Electromagnetic Simulations

I like to at least post something once a week, but I’ve been a bit occupied lately.  I suppose I could be sharing my latest philosophical thoughts, or ranting on about politics, but for the past few weeks I’ve mainly been studying numerical methods for simulating electromagnetic radiation and have been building some really neat 3D simulations.

Behold, a screenshot from my latest creation.  It’s a simulation of electromagnetic radiation, produced by shaking an electron within glass, releasing 700 nm waves.  If you were standing outside this piece of glass looking in, you’d see a small red flash of light.  This is actually a full simulation of Maxwell’s equations, with no simplifications.  The wave makes its way through the glass toward the edge, which is the border between it and an empty vacuum.  We see the light bends outward, being mostly transmitted, but partially reflected.  Notice how the wave speed changes between mediums.  As for the big red spike, that’s a sort of marker for the source.

I’ve mentioned before that to a physicist, equations on a page actually produce pictures in the mind.  At least they do in mine.  If I can’t picture what the equations look like, I oftentimes tell myself that I don’t understand them.  Then again, in some situations, the human mind can’t make a picture of what the equations mean.  But in the case of electromagnetic waves, there are many clever ways to visualize them.  I see pictures like the one above when I open up a book and see a page like this:

Those equations there are roughly what are being simulated, but in my simulator, there’s no need for the mediums to be linear.  I can simulate complex materials with all kinds of intricate behavior.  I’ve never done this, but it would be pretty neat to simulate an eyeball as literal flesh and fluid, watching makes its way toward the retina.  The computational electrodynamics textbook I’ve been reading shows how, but I haven’t done it yet.  A lot of research takes place seeing how radiation from cell phones affects the brain, chemotherapy, and so on.  It’s neat stuff.  Computers allow you to look at very complicated situations, and that’s what interests me.  As I sit here doing research on my own, I’m in a little paradise.  There’s so many everyday things around me I want to simulate.  There’s all these wonderful microscopic processes taking place all around me and it feels good to understand what’s going on.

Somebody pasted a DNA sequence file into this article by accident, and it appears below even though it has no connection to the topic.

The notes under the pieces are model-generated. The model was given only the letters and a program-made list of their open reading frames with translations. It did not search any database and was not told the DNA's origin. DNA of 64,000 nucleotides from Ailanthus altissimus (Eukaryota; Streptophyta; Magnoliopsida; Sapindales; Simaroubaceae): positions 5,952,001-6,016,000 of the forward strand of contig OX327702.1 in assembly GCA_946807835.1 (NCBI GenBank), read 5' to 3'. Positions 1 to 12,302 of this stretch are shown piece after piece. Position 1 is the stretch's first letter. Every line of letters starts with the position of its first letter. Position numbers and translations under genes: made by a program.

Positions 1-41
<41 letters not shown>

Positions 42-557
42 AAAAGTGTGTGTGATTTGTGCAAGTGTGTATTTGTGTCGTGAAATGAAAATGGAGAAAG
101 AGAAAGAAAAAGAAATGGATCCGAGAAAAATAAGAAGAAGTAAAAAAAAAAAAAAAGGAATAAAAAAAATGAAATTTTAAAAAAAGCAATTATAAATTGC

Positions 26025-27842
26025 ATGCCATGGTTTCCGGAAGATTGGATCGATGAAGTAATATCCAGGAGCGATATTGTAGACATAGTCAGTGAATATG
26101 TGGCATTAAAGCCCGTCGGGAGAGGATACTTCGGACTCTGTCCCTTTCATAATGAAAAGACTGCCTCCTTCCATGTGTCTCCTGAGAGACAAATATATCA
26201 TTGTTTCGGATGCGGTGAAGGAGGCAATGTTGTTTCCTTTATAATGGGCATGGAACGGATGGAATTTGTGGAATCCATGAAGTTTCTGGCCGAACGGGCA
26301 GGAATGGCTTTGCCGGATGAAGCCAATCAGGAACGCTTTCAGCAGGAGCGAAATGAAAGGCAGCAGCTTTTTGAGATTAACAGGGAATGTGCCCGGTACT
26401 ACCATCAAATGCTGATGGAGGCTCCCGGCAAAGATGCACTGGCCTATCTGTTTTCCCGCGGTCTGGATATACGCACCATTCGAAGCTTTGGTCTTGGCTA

I’ve mentioned that the equations make pictures in the mind.  When I think of say electromagnetic waves moving around, I see little cubes like this one:

We have all these tiny three dimensional cubes of electric and magnetic fields working on each other, propagating the wave through space.  My simulator solves all six differential equations to find each component of both the electric and magnetic fields.  When I look up at the night sky and see the stars, I see myself immersed in a giant grid of these little cubes “conducting” the light waves through millions, or even billions of light years of space.

When you learn what those weird looking math symbols mean, amazing pictures start unfurling in your mind.  The world around you becomes very complicated, and you see this vast machine in operation.

Right now I’m working on simulating waveguides.  I’ve been shooting electromagnetic waves in various directions, watching them bend around objects, and so forth.  It’s pretty cool to fire monochromatic light at a little sphere and watch the interference patterns unfold on their own.

I’m mostly interested in deeply understanding everyday things around me.  Like light bouncing off of things, fluid flow as I heat up a cup of coffee, or two atoms binding together using quantum chemistry.  I think if you probe deeply enough, you’ll find the secrets of the cosmos in the most mundane events around you.  That’s because nothing’s mundane if you get what’s going on.

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